Paul Weller is one of the most enduring songwriters of his generation, and although he never received the American acclaim afforded to idols Paul McCartney and Pete Townshend, his influence is recognized all over the globe. Whether it was the post-punk offerings of The Jam or the yearning of his solo work, Weller’s work has spanned decades, and with the release of Fat Pop (Volume 1), it’s unlikely to end anytime in the near future.
Fuelled by the power and aggression of the central riff, Paul Weller lifts forward and lets out a ferocious roar, detailing the tale of a lowly man lost in the very town he helped meld with his two bare hands. The song, one of The Jam’s very best, is bolstered by some tidy drumming from Rick Buckler, who plays the set with the precision of a bricklayer: bap bap bap!
“The Bitterest Pill”
Weller was growing out of The Jam and was considering forming another band. The Style Council were the superior outfit, but there are Councilesque hints during the latter part of the band’s career, not least on the fragile “The Bitterest Pill.” Achingly sung, Weller lets out years of vented up hurt out onto the microphone, delivering a vocal that was strangely mature for a man who was still in his mid-20s.
“Speak Like A Child”
Let’s just go out and say it: “Speak Like A Child” is the most inventive song in Weller’s canon, creating a jaunty track that cannily avoids pigeonholing as neatly as it subscribes to the regulations of funk pop. The 1980s were dawning, and Weller was eager to make his voice heard, and The Style Council – one of the best bands of the era – gave him the opportunity to showcase his more esoteric side.
“Walls Come Tumbling Down”
Bolstered by Mick Talbot’s soaring organ line, this brass-heavy tune cornered a market that was left vacant by Paul McCartney and Wings, offering a form of ballad that was deeply reverent of its audience, championing the many sides of the world that were embracing a more modern perspective to the shackles that had tied their cities down to history. As it happens, the song made an impression on the world, and Talbot later toured with Kevin Rowland and Dexys Midnight Runners.
“Confessions of a Pop-Group“
The Style Council wasn’t afraid to take a stand, as evidenced by Confessions of A Pop Group. “Side one is for the pensioners and side two’s for the kids,” Weller explained. “I’m now writing for people my age and with my outlook. There’s definitely a sense of humor there, but I don’t suppose we’ll get any credit for it.” Well, they should have, because some of the tracks, especially on the nine-minute title track, show a band as committed to their work as ever.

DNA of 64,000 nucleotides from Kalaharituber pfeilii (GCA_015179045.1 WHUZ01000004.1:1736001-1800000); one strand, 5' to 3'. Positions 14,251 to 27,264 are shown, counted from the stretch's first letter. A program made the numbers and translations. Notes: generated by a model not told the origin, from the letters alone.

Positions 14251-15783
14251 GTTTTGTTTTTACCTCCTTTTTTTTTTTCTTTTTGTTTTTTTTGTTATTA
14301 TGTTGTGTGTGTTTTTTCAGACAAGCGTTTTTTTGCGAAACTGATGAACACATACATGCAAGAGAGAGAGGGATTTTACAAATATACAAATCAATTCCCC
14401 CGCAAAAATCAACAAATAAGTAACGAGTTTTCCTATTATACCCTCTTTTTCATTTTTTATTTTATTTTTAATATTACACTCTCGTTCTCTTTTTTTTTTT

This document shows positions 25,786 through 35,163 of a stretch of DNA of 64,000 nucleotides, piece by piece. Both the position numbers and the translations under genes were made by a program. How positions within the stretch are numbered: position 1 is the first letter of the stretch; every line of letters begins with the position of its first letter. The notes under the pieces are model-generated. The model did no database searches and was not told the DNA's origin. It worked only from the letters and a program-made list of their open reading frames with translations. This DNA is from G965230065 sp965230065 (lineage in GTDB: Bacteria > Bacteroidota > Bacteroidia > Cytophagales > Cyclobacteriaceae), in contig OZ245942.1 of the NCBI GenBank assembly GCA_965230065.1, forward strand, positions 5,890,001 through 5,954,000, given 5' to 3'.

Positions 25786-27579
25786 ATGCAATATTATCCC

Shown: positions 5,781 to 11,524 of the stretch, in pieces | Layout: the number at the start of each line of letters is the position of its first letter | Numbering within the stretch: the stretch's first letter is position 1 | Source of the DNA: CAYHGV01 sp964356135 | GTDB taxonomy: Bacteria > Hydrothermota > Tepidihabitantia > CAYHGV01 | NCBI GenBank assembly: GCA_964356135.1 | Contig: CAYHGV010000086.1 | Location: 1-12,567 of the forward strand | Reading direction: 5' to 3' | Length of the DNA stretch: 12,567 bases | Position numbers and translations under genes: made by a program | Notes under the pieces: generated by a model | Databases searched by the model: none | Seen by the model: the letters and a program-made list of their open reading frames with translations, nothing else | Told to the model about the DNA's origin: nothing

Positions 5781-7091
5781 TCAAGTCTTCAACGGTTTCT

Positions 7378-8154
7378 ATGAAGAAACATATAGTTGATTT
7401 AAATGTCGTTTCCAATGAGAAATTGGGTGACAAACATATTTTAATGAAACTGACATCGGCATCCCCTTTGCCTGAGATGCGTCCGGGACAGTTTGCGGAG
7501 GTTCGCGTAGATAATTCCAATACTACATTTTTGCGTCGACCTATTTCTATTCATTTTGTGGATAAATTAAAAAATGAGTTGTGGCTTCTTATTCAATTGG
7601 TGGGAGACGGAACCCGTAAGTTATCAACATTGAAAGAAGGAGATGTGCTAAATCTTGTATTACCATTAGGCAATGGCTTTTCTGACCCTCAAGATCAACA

By the 1990s, Weller was brave enough to go it alone, but the reticence was apparent on his eponymous debut, which might explain why it was such a patchy listen. Wild Wood was a decided improvement and “Sunflower” – awash with sonic ingenuity and flair – expressed a singer returning to the Beatlesque roots that had started The Jam on their course. Behind him, Steve White played the drums, keen to emulate his inner Ringo Starr on a song that seemed to signal the Britpop albums of the coming months.
Weller covering Electric Light Orchestra? OK, now that we’ve got that lazy joke out of the way, let’s focus on the virtues (and let’s face it: Jeff Lynne is hardly innocent of borrowing from his influences is he?) “The Changingman” boasts one of Weller’s smokier vocal deliveries, absolving himself amongst a series of younger, hungrier artists now wishing to take his crown away from him.
“You Do Something To Me”
Although primarily a guitar player, Weller is a pianist of some repute, and “You Do Something To Me” showcases the songwriter at his most florid. Where the music is whimsical, the vocals are stormy, and Weller gallops through the proceedings like a knight searching for a dragon to slay. Or a princess to lay with (the latter’s probably more pleasant.)
“Wake Up The Nation”
By 2010, Weller was in danger of becoming a heritage act, so he did the unthinkable, and released the dirtiest rocker of his career. The guitars are lively, but it’s the exuberant vocal delivery that truly stings. And then there’s the flute, which flutters into the mix like an owl cooing for a partner to mate with, or a neighbor to annoy. It’s his “Helter Skelter,” but that’s barely a compliment considering that “Helter Skelter” is risible, whereas “Wake Up The Nation” is excellent.
“That Dangerous Age”
Having purged himself on “Wake Up The Nation,” Weller was in the place to have some fun. “That Dangerous Age” is infectious in almost every way, bolstered by a dizzying guitar line and a splashy drum pattern. In some ways, the song recalls the whimsy of Damon Albarn’s work with Blur, but it’s arguably more fun.
Photo: Paul Weller (maccosta via Wikimedia Commons)